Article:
Button’s complaint shows we need more team radio

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Jenson Button, McLaren, Bahrain International Circuit, 2013The battle between Jenson Button and Sergio Perez was one of the highlights of the Bahrain Grand Prix.

It was made all the more interesting because Button’s increasing irritation at being given a hard time by his team mate could be heard in clips played from the team’s radio broadcast.

“He just hit me up the back,” complained Button at one point, adding: “Calm him down.”

Though McLaren has since cleared the air between its drivers, Button remains unhappy that his conversation with the team was heard by television viewers.

“The problem with the radio is that my message is not meant for the masses, it’s meant for the team,” explained the 2009 world champion, who said he did not intend his comments to be made public,” he said later.

“In a way it’s a pity that TV companies just choose the messages they want, because they can come across in the wrong way.

“I was obviously angry, but the anger was supposed to be kept within the team, because I am radioing the team, I’m not radioing TV companies.”

It is, of course, not “TV companies” but Formula One Management who listen in on the radios and decide what gets broadcast. Button’s dissatisfaction at being opened up to that kind of scrutiny is exactly why we need to have more of it, not less.

Formula One is not like most sports. Watch at a football stadium, a cricket pitch or a golf course and the reactions and emotions of every player are there fore you to behold. You can study a player’s craft at close quarters.

For the most part that simply isn’t possible in Formula One. Competitors are shielded beneath carbon fibre and Nomex and even if they weren’t they’d still be going past at two hundred miles an hour.

There was a time when fans could turn up to races with radio scanners and had their pick of whichever cars they wanted to listen to. That practice ended when teams began using military-grade radio encryption.

But thanks to an agreement between the teams a few years ago, we can now hear radio discussions via the television broadcasts. This has revealed illuminating details of how they go about racing – not least the extent to which they strive (not always with success) to manipulate the running order of their drivers.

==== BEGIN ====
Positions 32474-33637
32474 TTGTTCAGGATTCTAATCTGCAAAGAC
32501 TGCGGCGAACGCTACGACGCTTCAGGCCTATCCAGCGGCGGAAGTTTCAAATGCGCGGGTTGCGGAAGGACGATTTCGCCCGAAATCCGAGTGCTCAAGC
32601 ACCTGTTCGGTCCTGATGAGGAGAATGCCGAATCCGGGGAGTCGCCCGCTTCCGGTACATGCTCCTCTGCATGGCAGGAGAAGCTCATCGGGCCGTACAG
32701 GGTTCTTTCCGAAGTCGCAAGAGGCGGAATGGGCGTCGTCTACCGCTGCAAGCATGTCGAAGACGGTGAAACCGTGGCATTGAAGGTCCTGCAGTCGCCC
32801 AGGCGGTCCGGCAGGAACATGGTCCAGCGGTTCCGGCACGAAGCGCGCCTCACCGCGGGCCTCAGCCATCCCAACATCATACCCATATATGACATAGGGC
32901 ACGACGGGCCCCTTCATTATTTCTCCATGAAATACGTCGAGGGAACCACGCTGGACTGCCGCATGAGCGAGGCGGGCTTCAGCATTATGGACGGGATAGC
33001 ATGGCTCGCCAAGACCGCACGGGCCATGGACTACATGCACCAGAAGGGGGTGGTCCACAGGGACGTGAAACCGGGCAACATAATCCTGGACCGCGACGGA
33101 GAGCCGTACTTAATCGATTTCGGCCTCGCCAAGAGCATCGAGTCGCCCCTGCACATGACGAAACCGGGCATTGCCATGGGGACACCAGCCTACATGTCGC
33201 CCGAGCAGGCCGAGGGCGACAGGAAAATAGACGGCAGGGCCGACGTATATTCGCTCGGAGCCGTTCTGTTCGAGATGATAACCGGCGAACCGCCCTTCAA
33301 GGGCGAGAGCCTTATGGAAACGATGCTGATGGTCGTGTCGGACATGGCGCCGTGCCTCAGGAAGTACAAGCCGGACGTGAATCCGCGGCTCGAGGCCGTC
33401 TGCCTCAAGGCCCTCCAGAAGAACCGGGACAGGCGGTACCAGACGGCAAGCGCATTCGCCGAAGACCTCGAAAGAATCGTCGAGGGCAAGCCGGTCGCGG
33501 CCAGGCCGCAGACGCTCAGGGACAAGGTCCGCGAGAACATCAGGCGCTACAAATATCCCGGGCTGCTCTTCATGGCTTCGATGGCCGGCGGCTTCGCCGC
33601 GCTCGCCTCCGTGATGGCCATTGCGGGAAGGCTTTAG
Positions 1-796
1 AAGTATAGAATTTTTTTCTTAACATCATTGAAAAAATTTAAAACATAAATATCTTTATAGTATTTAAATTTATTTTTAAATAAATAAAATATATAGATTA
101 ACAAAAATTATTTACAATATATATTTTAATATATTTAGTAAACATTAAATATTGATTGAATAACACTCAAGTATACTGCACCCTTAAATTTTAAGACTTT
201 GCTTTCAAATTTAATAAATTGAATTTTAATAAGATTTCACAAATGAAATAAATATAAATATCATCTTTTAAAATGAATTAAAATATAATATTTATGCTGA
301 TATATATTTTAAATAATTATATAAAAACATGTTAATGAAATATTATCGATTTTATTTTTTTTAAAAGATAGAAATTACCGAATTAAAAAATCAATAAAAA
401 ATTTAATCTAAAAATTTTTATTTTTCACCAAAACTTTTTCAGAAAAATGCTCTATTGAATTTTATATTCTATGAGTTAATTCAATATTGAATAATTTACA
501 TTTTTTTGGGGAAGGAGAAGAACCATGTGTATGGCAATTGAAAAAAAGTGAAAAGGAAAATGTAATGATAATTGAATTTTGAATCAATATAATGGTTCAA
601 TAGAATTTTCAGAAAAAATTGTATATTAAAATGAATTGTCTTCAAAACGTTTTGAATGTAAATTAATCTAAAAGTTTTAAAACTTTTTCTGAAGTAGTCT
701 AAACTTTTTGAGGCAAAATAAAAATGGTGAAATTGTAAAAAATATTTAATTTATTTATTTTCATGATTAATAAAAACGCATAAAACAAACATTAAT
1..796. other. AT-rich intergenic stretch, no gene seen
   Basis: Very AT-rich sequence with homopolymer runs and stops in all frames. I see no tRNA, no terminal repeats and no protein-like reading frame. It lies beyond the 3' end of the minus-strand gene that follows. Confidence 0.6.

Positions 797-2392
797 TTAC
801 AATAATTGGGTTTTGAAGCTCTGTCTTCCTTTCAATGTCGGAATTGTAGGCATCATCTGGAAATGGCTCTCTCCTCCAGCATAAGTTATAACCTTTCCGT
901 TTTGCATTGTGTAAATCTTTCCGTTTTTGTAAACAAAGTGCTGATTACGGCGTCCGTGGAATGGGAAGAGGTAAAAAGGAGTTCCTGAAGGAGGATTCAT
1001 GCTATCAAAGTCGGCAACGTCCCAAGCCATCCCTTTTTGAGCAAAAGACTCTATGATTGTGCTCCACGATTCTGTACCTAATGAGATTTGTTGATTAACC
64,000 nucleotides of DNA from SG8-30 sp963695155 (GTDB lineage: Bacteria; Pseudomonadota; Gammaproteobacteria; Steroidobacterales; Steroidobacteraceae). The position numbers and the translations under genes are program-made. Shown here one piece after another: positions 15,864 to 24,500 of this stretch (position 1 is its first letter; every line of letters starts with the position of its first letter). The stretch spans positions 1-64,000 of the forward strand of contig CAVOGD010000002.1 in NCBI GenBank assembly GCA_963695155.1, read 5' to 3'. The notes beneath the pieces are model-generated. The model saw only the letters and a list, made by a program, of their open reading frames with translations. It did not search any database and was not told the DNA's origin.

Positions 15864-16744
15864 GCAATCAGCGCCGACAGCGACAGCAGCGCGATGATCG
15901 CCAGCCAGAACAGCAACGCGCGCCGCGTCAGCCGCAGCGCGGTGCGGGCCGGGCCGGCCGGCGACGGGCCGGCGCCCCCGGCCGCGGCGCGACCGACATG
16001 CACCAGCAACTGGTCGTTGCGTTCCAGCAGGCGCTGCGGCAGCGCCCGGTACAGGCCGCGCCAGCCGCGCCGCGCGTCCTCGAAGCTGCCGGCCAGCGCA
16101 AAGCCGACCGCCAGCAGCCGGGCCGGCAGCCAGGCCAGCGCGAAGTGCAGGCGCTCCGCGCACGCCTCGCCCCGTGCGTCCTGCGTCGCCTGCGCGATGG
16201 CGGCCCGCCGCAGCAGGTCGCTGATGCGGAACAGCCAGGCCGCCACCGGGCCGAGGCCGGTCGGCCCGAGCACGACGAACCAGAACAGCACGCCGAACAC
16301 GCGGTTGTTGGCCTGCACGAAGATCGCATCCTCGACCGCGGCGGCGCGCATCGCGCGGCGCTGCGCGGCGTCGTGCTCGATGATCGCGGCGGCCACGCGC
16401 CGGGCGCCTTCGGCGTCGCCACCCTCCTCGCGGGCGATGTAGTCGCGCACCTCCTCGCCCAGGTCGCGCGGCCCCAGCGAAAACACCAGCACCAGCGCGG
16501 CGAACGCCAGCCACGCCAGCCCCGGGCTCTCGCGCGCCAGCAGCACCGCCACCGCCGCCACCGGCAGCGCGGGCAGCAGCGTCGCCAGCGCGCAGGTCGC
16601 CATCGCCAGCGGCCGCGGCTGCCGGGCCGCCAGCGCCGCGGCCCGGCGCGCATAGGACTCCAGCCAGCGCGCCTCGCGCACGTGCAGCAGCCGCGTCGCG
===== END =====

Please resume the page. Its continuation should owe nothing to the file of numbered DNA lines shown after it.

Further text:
This transparency is what F1 needs more of, not less. Instead of having edited messages played minutes after they’re broadcast, they should make the full live radio communications for every car available online – with suitable warnings about swearing, naturally.

Inevitably it’s American forms of motor racing which show F1 how it should be done. Watch an IndyCar or NASCAR race and the use of team radio broadcasts is more widespread and greatly enhances the viewing experience.

It’s easy to sympathise with Button’s embarrassment at being overheard criticisng his team mate when he had seemingly forgotten such radio broadcasts are no longer private. But like the walled-off F1 paddock, private team radio broadcasts were emblematic of a sport striving to keep the paying public at arm’s length. The reversal of that trend was a step forward, and long may it continue.

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98 comments on Button’s complaint shows we need more team radio

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  1. MB (@muralibhats) said on 7th May 2013, 11:04

    Jenson.PR worded sentences are also not welcome to viewers.

    • pSynrg (@psynrg) said on 7th May 2013, 22:11